In June, Uber Eats announced that it had almost doubled the number of restaurants on the app in just four months, resulting in a sales increase of 160% as lockdown fueled demand.
Bricks and mortar
Restrictions imposed on house viewings and home removals during the height of the lockdown put the brakes on the housing market, however, despite this uncertainty the housing development, property rental and construction sectors all saw a large number of new registrations.
In June, the Prime Minister announced new rules overhauling planning permission that would make it easier to create new homes and residential property. It’s possible that these new rules helped to ease concerns and even encouraged people to take advantage of these new rules by setting up their own property and housing businesses.
Those who did make the leap may have had some early rewards as pent up demand and the temporary stamp duty holiday led to a surge in eager buyers over the summer months.
The digital transformation
Remote working also led to increased demand in digital services such as IT Consultancy, Software Development, and Tech Support Services - all appearing in the top 25.
While businesses that already had home or remote working policies would have found it easier to adapt, many traditional industries have had to completely rethink the ways in which they work in a very small amount of time. This would likely have led to an increase in demand for expertise and services to help guide them through the process.
Likewise, people who already worked in digital industries who had a positive experience of remote working may have been given the boost they needed to start their own businesses and help others with their transition.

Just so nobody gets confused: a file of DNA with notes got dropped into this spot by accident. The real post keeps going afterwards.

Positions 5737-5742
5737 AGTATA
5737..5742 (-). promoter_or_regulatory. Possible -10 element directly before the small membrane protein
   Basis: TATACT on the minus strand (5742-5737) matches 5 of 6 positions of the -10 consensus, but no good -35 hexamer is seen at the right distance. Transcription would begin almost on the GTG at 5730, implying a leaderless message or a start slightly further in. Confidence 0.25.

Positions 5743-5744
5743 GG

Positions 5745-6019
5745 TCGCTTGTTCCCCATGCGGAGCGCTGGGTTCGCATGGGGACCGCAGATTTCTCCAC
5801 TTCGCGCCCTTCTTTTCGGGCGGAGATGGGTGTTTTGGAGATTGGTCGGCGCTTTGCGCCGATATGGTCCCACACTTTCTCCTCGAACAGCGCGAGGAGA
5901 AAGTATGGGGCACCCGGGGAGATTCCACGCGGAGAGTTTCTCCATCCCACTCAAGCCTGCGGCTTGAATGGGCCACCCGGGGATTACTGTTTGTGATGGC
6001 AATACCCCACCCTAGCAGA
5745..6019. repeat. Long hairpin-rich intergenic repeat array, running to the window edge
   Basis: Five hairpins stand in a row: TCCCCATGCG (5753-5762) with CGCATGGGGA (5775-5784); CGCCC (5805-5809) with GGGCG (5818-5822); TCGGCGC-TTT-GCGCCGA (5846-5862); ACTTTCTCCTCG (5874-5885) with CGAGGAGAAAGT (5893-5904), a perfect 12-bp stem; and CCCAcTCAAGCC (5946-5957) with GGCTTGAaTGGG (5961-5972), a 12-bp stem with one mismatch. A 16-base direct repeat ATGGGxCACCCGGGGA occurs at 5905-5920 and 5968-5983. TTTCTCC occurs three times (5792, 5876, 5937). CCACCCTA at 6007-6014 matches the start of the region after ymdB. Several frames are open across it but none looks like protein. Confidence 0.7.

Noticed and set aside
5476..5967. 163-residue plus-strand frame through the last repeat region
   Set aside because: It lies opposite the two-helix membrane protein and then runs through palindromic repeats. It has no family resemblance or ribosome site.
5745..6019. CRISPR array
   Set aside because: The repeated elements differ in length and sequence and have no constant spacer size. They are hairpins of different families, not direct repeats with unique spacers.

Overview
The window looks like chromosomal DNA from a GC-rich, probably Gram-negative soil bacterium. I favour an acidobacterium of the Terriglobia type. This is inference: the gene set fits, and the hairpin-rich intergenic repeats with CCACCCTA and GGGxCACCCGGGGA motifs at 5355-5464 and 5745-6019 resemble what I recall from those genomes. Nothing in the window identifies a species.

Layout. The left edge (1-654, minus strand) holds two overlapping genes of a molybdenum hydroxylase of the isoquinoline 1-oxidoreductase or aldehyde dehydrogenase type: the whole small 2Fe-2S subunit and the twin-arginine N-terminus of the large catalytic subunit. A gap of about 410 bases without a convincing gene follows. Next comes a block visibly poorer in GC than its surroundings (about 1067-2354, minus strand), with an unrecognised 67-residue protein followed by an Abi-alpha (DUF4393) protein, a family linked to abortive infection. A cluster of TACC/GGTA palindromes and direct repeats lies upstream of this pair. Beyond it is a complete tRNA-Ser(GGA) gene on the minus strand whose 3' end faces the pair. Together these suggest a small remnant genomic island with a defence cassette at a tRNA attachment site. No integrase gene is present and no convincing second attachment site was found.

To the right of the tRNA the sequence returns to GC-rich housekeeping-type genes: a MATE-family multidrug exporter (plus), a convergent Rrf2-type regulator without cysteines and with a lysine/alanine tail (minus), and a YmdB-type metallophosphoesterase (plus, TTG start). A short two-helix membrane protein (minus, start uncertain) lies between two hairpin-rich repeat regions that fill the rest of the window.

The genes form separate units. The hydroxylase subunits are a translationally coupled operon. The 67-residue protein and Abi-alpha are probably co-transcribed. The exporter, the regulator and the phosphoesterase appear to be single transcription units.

Most Common New Businesses by Region
David Luck, CEO of Capital on Tap commented: “The disruption caused by coronavirus pandemic has had a significant impact on people, businesses, and the global economy, so it’s inspiring to see so many entrepreneurs backing themselves and seizing the opportunity to start their own businesses.
“With remote working increasing our reliance on technology, it’s not surprising to see digital and IT businesses dominating the list of the most common new registrations, however, the increase in online retail and food delivery businesses would seem to suggest that large numbers of people are starting new business ventures from home and using online marketplaces and delivery apps to turn their passions into successful small businesses.
“Whether you’re just starting out or you’ve been around for a while, running a business is hard enough without having to worry about funding. That’s why we believe in offering quick, straight-forward funding options so that you can focus on the bigger picture.”
Help with starting a business
If you’re thinking of starting a business there are plenty of organisations that can help, here are a few to get you started:
- An analysis of all active businesses registered with Companies House between 23rg March - 30th September 2020
- New businesses registered by local council area
- SIC Codes aggregated by industry/type
- Most Common New Businesses = % of active registered businesses with assigned SIC code
Excludes dormant businesses, businesses with no assigned SIC code, City of London. Only SIC codes with at least 500 new registrations were considered.